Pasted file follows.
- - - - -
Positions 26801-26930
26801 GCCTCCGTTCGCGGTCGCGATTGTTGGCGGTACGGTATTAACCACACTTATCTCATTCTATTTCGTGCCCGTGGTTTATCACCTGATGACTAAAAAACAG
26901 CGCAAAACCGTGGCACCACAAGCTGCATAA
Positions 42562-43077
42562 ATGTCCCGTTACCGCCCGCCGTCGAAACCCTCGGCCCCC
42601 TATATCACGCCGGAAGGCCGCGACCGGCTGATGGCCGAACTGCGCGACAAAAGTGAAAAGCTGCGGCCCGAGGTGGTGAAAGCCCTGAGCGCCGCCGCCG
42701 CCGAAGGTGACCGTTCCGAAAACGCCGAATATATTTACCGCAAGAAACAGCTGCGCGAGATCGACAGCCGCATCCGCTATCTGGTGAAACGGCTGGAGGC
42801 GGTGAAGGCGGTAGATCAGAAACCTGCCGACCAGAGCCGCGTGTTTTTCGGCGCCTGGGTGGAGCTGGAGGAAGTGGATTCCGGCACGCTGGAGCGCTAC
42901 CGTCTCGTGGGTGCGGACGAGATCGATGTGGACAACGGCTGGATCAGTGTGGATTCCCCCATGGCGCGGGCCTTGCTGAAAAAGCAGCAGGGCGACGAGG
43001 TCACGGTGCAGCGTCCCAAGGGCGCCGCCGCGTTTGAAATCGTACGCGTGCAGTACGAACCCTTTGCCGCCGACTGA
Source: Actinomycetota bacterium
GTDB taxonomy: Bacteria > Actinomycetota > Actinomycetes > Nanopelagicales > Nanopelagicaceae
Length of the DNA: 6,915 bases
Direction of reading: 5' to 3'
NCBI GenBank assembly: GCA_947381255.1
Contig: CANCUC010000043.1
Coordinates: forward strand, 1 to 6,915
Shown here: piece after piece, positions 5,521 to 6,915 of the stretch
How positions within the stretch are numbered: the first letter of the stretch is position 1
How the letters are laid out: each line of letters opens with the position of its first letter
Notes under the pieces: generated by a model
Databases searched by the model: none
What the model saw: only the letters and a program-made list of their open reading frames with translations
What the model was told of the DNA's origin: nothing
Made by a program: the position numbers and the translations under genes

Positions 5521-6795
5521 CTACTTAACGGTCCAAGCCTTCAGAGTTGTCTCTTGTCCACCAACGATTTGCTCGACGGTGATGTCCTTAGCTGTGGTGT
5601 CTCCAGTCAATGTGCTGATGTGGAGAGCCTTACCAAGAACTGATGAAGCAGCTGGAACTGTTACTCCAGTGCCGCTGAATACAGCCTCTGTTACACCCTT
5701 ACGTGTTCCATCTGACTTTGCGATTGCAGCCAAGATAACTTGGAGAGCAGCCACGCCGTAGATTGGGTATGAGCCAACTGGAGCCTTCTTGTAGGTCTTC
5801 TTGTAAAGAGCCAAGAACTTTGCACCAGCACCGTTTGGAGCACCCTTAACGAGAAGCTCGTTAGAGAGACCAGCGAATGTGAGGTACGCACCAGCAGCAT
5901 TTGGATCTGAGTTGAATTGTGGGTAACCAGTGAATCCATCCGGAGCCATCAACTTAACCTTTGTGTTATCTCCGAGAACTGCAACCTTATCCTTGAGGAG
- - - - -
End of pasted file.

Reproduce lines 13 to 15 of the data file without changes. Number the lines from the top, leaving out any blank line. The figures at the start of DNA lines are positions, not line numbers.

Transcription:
Length of the DNA: 6,915 bases
Direction of reading: 5' to 3'
NCBI GenBank assembly: GCA_947381255.1